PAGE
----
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Cell Rep. 2017 Jan 3;18(1):198-212. doi: 10.1016/j.celrep.2016.11.083.

Opposing Functions of Microglial and Macrophagic TNFR2 in the Pathogenesis of Experimental Autoimmune Encephalomyelitis.

Author information

  • 1The Miami Project to Cure Paralysis, Department of Neurological Surgery, University of Miami Miller School of Medicine, Miami, FL 33136, USA; Neuroscience Program, University of Miami Miller School of Medicine, Miami, FL 33136, USA.
  • 2The Miami Project to Cure Paralysis, Department of Neurological Surgery, University of Miami Miller School of Medicine, Miami, FL 33136, USA; Neuroscience Program, University of Miami Miller School of Medicine, Miami, FL 33136, USA; Center for Computational Science, University of Miami Miller School of Medicine, Miami, FL 33136, USA.
  • 3Columbia University, New York, NY 10027, USA.
  • 4The Miami Project to Cure Paralysis, Department of Neurological Surgery, University of Miami Miller School of Medicine, Miami, FL 33136, USA.
  • 5The Miami Project to Cure Paralysis, Department of Neurological Surgery, University of Miami Miller School of Medicine, Miami, FL 33136, USA; Department of Neurobiology Research, Institute of Molecular Medicine, University of Southern Denmark, Odense C 5000, Denmark.
  • 6Department of Neurobiology Research, Institute of Molecular Medicine, University of Southern Denmark, Odense C 5000, Denmark.
  • 7The Miami Project to Cure Paralysis, Department of Neurological Surgery, University of Miami Miller School of Medicine, Miami, FL 33136, USA; Neuroscience Program, University of Miami Miller School of Medicine, Miami, FL 33136, USA; Center for Computational Science, University of Miami Miller School of Medicine, Miami, FL 33136, USA; Department of Cellular and Molecular Pharmacology, University of Miami Miller School of Medicine, Miami, FL 33136, USA.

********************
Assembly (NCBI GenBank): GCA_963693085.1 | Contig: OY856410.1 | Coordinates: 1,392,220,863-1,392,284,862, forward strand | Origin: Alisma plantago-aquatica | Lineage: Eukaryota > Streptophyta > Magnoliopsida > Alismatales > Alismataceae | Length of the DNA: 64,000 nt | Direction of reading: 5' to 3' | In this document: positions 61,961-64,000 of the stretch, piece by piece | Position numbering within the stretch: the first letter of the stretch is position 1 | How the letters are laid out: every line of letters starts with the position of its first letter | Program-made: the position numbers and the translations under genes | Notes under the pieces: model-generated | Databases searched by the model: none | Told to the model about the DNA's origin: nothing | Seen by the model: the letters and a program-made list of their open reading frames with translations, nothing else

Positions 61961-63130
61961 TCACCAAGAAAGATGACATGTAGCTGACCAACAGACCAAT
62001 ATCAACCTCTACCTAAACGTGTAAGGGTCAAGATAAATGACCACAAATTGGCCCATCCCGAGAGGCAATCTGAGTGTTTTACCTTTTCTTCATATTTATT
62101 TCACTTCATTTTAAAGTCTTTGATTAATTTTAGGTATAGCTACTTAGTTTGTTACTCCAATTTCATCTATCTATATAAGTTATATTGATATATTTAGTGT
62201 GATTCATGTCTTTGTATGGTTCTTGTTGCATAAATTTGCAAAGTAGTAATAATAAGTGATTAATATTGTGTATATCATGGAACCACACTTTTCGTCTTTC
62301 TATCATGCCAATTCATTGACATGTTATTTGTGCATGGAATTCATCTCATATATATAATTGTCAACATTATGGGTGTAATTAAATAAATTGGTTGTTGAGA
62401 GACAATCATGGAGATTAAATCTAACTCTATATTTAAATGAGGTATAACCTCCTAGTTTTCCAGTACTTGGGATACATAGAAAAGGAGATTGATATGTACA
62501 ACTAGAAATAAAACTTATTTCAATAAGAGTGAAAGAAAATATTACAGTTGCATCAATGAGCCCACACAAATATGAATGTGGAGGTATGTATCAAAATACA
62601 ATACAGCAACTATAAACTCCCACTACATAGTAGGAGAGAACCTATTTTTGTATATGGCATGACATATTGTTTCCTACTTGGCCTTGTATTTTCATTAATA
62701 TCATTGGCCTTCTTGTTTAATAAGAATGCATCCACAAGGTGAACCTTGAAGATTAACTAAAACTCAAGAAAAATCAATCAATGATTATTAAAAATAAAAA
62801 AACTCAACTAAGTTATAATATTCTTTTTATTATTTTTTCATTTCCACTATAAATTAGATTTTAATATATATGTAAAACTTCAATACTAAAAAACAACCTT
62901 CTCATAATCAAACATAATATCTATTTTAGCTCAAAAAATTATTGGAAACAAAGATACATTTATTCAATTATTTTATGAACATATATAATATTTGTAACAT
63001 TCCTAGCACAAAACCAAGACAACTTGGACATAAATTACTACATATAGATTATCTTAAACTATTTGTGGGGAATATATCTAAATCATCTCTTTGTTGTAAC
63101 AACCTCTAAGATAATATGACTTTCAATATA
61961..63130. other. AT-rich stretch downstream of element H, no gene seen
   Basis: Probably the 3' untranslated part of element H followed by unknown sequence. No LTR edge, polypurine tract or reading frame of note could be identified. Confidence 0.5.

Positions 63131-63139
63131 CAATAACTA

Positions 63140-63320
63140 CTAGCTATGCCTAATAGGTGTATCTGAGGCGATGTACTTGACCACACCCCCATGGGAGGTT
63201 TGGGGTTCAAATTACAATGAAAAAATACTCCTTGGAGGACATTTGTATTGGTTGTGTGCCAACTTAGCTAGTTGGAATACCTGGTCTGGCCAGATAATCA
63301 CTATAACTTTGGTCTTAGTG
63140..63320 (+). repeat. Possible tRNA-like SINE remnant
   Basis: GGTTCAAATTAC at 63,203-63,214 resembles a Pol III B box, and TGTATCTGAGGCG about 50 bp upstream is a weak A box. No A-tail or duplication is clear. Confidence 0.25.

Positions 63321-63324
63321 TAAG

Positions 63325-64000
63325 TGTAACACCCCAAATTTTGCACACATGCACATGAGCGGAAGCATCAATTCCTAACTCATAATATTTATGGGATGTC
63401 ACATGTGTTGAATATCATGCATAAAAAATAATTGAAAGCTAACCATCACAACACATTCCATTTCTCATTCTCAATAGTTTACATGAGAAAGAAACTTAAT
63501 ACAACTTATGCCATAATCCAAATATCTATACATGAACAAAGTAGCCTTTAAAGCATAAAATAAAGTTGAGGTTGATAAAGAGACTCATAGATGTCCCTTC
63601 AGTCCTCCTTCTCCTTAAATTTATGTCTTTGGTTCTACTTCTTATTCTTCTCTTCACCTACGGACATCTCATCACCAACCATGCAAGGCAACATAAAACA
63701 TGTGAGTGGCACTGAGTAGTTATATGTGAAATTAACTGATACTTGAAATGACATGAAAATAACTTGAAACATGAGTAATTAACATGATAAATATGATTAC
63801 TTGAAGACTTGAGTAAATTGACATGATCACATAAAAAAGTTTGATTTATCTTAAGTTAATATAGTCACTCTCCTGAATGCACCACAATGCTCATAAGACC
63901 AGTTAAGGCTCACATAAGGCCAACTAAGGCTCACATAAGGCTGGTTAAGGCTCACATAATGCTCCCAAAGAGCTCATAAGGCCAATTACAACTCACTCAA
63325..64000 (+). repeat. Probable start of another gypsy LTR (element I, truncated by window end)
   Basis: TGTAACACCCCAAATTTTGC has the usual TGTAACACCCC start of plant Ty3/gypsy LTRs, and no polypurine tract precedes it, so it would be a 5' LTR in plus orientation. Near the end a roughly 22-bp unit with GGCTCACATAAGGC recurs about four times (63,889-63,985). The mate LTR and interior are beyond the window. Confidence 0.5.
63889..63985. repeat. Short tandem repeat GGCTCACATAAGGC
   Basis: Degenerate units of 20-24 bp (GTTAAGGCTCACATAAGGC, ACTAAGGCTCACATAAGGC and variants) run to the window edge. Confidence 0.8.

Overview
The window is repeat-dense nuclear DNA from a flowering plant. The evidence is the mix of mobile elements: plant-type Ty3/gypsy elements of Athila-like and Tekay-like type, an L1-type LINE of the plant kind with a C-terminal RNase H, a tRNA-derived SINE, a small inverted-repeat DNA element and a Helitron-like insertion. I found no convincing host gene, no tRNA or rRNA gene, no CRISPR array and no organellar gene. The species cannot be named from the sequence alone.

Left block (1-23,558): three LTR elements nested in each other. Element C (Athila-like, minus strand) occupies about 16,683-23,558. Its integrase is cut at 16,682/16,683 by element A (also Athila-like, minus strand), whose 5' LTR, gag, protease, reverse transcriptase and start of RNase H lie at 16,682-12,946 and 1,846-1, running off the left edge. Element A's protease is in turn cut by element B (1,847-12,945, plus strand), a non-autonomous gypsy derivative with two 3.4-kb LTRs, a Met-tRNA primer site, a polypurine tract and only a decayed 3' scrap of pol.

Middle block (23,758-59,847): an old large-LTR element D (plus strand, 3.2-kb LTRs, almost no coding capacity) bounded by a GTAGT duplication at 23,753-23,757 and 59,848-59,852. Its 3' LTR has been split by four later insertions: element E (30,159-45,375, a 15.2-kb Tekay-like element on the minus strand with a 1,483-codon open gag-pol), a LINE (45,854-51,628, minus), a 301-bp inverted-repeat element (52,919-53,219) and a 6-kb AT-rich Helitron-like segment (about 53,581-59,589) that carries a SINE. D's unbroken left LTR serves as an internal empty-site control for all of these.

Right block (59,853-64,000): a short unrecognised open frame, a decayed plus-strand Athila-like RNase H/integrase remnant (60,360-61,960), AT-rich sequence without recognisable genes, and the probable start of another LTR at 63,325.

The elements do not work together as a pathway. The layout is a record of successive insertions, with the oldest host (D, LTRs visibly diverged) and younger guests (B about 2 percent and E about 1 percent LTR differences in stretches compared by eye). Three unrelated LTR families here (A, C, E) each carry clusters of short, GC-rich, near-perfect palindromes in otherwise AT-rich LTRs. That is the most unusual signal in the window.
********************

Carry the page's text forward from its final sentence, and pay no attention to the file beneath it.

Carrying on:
• 8Department of Neurobiology Research, Institute of Molecular Medicine, University of Southern Denmark, Odense C 5000, Denmark; Brain Research - Inter-Disciplinary Guided Excellence, Department of Clinical Research, University of Southern Denmark, Odense C 5000, Denmark; Department of Neurology, Odense University Hospital, Odense C 5000, Denmark.
  • 9The Miami Project to Cure Paralysis, Department of Neurological Surgery, University of Miami Miller School of Medicine, Miami, FL 33136, USA; Neuroscience Program, University of Miami Miller School of Medicine, Miami, FL 33136, USA. Electronic address: r.brambilla@miami.edu.

Abstract

In multiple sclerosis (MS), soluble tumor necrosis factor (TNF) is detrimental via activation of TNF receptor 1 (TNFR1), whereas transmembrane TNF is beneficial primarily by activating TNF receptor 2 (TNFR2). Here, we investigate the role of TNFR2 in microglia and monocytes/macrophages in experimental autoimmune encephalomyelitis (EAE), a model of MS, by cell-specific gene targeting. We show that TNFR2 ablation in microglia leads to early onset of EAE with increased leukocyte infiltration, T cell activation, and demyelination in the central nervous system (CNS). Conversely, TNFR2 ablation in monocytes/macrophages results in EAE suppression with impaired peripheral T cell activation and reduced CNS T cell infiltration and demyelination. Our work uncovers a dichotomy of function for TNFR2 in myeloid cells, with microglial TNFR2 providing protective signals to contain disease and monocyte/macrophagic TNFR2 driving immune activation and EAE initiation. This must be taken into account when targeting TNFR2 for therapeutic purposes in neuroinflammatory diseases.

KEYWORDS:

TNF signaling; cytokines; macrophages; microglia; multiple sclerosis; neuroinflammation; tumor necrosis factor

PMID:
28052249
PMCID:
PMC5218601
DOI:
10.1016/j.celrep.2016.11.083
[PubMed - in process]
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